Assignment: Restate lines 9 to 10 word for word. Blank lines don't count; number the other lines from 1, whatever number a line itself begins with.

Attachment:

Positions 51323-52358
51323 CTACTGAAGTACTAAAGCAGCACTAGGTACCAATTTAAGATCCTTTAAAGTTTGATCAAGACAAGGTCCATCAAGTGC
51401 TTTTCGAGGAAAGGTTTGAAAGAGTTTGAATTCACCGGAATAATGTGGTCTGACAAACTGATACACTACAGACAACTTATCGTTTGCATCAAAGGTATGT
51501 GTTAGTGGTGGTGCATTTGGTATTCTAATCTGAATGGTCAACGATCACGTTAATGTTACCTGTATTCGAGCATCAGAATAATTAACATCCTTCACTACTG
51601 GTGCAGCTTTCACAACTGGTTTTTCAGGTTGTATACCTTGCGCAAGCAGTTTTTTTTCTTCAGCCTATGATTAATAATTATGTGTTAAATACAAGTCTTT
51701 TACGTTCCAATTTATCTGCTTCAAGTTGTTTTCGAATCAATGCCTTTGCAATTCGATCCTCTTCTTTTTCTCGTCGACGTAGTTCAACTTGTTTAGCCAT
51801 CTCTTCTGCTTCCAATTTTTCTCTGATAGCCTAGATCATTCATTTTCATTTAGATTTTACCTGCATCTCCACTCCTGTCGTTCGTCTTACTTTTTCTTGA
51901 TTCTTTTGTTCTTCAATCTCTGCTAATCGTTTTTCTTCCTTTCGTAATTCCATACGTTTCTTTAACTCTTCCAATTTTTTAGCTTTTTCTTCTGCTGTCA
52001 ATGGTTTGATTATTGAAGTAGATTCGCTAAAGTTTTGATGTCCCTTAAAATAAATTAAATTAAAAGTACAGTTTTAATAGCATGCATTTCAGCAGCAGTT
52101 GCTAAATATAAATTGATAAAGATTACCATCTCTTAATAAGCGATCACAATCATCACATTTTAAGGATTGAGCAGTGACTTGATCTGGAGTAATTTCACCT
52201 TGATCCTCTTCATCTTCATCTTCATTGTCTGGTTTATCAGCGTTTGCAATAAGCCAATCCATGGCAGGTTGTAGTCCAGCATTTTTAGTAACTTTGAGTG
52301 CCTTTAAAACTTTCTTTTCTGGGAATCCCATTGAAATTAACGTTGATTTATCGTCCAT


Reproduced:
52001 ATGGTTTGATTATTGAAGTAGATTCGCTAAAGTTTTGATGTCCCTTAAAATAAATTAAATTAAAAGTACAGTTTTAATAGCATGCATTTCAGCAGCAGTT
52101 GCTAAATATAAATTGATAAAGATTACCATCTCTTAATAAGCGATCACAATCATCACATTTTAAGGATTGAGCAGTGACTTGATCTGGAGTAATTTCACCT